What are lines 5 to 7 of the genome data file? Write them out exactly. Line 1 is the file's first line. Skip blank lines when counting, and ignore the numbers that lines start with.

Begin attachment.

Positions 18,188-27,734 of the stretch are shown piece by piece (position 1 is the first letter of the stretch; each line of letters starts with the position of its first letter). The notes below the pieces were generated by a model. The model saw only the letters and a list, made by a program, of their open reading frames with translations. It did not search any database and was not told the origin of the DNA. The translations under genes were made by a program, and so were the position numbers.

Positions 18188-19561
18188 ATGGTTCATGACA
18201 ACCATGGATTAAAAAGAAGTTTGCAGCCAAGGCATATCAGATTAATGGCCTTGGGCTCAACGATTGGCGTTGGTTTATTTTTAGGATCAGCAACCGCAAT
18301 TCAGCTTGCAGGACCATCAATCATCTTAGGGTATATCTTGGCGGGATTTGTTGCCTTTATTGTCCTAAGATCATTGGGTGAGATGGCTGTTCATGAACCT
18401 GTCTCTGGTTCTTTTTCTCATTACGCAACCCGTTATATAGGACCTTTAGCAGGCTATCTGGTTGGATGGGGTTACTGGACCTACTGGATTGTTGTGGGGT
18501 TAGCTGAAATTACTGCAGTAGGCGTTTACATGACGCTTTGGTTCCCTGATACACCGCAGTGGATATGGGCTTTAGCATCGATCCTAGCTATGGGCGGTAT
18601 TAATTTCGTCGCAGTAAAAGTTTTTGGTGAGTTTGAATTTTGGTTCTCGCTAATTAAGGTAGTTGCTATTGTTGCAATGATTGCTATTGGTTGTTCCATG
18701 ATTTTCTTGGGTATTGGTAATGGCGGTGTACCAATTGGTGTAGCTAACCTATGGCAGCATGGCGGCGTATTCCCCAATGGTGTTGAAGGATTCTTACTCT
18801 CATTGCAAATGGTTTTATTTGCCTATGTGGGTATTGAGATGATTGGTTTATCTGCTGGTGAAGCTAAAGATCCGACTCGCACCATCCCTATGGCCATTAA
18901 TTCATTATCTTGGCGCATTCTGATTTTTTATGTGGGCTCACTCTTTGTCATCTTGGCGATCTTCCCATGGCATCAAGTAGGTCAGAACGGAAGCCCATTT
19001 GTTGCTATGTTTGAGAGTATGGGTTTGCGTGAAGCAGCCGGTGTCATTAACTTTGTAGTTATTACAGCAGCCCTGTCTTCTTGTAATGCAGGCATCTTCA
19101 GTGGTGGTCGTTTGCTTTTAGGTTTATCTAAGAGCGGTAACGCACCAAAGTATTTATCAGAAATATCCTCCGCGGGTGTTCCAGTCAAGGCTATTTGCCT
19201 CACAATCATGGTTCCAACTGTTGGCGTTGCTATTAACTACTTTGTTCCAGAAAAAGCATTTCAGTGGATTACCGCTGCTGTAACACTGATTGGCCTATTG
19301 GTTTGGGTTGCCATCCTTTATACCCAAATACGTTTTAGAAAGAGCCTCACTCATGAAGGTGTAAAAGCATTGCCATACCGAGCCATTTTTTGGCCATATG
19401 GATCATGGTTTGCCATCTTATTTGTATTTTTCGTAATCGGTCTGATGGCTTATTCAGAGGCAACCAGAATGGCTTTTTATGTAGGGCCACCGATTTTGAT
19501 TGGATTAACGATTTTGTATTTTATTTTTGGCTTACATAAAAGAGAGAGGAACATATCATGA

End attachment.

18301 TCAGCTTGCAGGACCATCAATCATCTTAGGGTATATCTTGGCGGGATTTGTTGCCTTTATTGTCCTAAGATCATTGGGTGAGATGGCTGTTCATGAACCT
18401 GTCTCTGGTTCTTTTTCTCATTACGCAACCCGTTATATAGGACCTTTAGCAGGCTATCTGGTTGGATGGGGTTACTGGACCTACTGGATTGTTGTGGGGT
18501 TAGCTGAAATTACTGCAGTAGGCGTTTACATGACGCTTTGGTTCCCTGATACACCGCAGTGGATATGGGCTTTAGCATCGATCCTAGCTATGGGCGGTAT